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Saint Christophers of LFW Day 4
February 25, 2015
After dedicating his last show to his late Central Saint Martin’s professor, Louise Wilson – who was honoured at a memorial on the first day of this season’s London Fashion Week shows – Christopher Kane’s show was again tinged with sadness – his and sister Tammy’s mother passed away only three days before. No doubt taking strength from a mother who – like mine and like most – takes pride in nothing more than of the success of their offspring, the show went on.
Bringing it back from his ‘greatest hits’ collection of last season, Kane again schooled us in the art of his very particular kind of design. Christopher likes to take two or three themes and execute them with such precision that you don’t quite know how he can top it next time, but he always does. Here, black tailoring with red and blue velvet highlights created a perfectly sculpted opener which reminded you that this boy was already on his way to YSL status. Dresses in the same velvets then moved onto reptilian textures printed on silk, knitted in wool or embossed on leather. Frills and ribbons added fun to pretty, feminine dresses in the same red and blue tones, before the show notes promise of “sexual” entered sight in the form of subtly phallic fastenings and intertwining bodies wrapping themselves around the models – a product of the life-drawing classes the CK team undertook in their Dalston studio. Elsewhere, unlikely mixes of glittering chainmail and Lurex with sumptuous velvets and intricate Swiss lace took care of the usual Kane boundary pushing. In a nod to the past, safety buckles from his first collection were reinvented in metallic as fastenings on coats and belts, which mirrored those on his bags.
The sense of pride felt by those watching him and sister Tammy grow over the last nine years will be no more than that of their mother, Christine.
Before the Christopher Kane show, and in an unusually late start – the show was held for Naomi Campbell who was stuck in traffic and took to the runway mid-show, but only to get to her seat – Burberry’s AW15 Prorsum spectacle got underway. Always the biggest show in scale and media coverage of the week, there was a noticeable absence of some of the usual guests – actors and music stars either on tour or attending the Oscars hours before in LA left the focus on a more fashion crowd. Kate Moss, Cara Delevingne and Lily Donaldson accompanied Mario Testino on the front row, with a few singers and actors such as Paloma Faith, Sam Smith and Clemence Posey. But where Hollywood glitterati lacked on the red carpet, the runway made up for it.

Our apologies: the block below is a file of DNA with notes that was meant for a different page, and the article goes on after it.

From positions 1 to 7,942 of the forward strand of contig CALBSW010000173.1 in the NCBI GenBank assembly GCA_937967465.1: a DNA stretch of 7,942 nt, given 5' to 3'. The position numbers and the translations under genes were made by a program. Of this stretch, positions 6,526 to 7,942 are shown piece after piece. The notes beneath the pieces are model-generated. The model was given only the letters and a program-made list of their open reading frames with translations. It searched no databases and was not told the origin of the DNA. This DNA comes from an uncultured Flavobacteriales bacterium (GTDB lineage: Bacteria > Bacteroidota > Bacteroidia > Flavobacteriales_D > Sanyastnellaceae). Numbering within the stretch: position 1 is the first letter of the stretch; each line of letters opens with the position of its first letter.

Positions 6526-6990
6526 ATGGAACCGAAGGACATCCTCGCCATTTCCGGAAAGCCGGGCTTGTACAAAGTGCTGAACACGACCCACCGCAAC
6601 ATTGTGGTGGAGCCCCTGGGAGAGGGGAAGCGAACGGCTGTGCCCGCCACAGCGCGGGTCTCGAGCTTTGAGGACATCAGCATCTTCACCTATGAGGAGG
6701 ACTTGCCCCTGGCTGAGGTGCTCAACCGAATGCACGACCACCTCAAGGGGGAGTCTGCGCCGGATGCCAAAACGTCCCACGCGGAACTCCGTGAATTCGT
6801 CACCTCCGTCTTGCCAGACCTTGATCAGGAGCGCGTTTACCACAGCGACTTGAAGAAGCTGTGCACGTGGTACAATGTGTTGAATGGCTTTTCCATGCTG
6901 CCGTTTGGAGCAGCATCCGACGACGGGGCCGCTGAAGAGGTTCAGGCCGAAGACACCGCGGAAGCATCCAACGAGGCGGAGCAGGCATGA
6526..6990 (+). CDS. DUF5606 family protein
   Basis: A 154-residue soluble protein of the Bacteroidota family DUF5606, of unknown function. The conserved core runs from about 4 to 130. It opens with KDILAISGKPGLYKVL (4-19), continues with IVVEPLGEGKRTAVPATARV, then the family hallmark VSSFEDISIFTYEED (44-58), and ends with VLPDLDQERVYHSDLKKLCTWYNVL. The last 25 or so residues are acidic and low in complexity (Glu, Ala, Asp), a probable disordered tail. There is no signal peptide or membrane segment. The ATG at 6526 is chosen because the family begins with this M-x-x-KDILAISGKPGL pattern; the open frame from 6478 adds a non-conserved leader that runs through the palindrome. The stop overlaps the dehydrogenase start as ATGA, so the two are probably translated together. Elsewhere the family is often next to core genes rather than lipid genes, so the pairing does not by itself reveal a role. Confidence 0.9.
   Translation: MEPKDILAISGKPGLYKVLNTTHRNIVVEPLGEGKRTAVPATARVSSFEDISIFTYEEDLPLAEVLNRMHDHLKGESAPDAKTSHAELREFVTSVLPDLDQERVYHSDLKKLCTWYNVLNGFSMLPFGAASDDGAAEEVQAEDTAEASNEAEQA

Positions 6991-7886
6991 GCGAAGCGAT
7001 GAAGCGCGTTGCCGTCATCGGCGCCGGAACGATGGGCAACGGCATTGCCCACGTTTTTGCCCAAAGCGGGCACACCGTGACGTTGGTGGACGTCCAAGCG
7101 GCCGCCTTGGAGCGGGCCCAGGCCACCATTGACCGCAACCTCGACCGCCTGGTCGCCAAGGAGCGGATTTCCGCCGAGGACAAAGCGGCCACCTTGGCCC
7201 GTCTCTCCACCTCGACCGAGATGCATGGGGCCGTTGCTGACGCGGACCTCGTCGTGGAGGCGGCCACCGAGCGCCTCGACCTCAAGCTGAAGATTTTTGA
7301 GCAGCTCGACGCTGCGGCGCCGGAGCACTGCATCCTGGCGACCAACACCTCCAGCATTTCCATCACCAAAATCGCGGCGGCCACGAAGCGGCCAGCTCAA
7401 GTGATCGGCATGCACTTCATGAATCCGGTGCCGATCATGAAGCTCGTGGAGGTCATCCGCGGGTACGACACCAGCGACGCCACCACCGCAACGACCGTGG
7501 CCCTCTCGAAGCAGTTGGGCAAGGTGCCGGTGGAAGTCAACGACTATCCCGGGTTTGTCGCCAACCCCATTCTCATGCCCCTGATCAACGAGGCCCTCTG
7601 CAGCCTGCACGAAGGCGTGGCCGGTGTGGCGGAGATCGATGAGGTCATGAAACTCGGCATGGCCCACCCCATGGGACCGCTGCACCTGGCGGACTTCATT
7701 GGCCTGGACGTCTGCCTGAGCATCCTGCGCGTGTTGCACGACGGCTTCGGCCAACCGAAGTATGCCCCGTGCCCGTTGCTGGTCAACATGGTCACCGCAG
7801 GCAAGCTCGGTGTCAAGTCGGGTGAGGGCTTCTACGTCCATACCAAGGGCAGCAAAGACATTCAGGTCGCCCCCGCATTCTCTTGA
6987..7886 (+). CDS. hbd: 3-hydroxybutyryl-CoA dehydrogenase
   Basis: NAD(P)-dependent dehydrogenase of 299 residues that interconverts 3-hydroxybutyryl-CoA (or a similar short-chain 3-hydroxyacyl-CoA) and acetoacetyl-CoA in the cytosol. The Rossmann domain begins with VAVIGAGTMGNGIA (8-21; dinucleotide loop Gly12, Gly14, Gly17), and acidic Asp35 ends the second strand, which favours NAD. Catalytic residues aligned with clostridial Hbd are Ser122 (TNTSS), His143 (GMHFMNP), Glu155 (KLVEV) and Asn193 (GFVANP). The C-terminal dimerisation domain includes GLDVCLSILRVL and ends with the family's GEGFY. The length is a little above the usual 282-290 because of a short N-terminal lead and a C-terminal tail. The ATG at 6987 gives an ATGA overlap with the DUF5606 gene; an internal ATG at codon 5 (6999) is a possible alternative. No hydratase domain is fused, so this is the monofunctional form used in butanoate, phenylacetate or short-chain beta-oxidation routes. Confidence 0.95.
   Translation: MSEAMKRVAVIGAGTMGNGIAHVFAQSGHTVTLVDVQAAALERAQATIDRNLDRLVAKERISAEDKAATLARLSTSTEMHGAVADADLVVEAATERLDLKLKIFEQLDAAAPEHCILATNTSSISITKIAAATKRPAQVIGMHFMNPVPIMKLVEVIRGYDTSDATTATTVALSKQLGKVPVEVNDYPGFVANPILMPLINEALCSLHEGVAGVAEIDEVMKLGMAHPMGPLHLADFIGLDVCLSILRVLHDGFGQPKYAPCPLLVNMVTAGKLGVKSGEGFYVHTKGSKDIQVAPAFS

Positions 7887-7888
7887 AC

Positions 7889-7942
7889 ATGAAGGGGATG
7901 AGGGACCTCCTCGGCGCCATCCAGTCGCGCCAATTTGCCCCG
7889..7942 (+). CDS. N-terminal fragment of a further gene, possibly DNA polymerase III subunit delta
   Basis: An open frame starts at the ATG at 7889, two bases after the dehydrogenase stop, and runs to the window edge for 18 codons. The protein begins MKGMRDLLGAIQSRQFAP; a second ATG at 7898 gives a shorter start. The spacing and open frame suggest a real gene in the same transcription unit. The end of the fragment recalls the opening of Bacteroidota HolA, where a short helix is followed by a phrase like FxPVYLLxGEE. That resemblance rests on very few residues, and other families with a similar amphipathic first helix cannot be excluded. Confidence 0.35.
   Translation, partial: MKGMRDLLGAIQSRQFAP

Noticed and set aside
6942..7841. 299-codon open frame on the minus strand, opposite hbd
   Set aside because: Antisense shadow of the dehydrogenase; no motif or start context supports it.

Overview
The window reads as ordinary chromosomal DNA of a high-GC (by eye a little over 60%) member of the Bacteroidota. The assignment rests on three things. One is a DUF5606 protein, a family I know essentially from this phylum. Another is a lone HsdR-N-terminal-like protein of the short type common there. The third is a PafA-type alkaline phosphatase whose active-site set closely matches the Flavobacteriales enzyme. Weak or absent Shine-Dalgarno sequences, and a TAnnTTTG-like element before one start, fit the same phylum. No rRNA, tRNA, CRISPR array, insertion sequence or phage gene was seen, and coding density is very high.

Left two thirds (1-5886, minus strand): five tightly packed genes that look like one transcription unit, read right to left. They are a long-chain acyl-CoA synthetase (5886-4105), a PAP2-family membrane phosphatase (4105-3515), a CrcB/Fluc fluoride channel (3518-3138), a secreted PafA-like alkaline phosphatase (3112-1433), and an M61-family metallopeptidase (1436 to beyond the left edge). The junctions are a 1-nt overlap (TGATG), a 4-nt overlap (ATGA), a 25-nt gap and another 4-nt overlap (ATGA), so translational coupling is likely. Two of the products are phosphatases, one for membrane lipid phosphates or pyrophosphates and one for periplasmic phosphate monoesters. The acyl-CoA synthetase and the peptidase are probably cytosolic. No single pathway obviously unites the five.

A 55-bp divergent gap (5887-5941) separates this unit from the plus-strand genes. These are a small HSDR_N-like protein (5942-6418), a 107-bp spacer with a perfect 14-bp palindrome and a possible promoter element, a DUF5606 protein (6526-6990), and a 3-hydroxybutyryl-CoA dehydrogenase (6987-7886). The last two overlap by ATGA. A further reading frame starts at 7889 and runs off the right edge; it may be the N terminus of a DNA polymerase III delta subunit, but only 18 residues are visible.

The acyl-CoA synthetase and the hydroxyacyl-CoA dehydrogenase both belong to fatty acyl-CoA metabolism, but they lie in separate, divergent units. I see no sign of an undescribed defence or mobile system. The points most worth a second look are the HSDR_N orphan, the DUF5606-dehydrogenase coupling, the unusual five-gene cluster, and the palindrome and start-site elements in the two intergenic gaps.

Entitled ‘Patchwork, Pattern and Print’, eclectic influences married in a collection previewed at the menswear show last month. In fact, fringing was the only thing missing from the collection’s name, and featured heavily on coats, skirts, bags and the new Burberry favourite – the cape – which model Amber Anderson opened the show in. A kind of bohemian luxury overtook the rest of the collection: patchwork suede stretched the length of slender legs on thigh-high boots; patterns of florals in a seductive sixties vibe on almost everything from dresses to trenches; embellished mirrors on trenches and scarves dazzled; tiny waistcoats and heavier quilted jackets over light chiffons made sure that there was something for every turn of the season. From the sky came helicoptering silver foil sycamore seeds as musician Clare Maguire played out the finale, in what was a glittering triumph from LFW’s other golden boy, Christopher Bailey.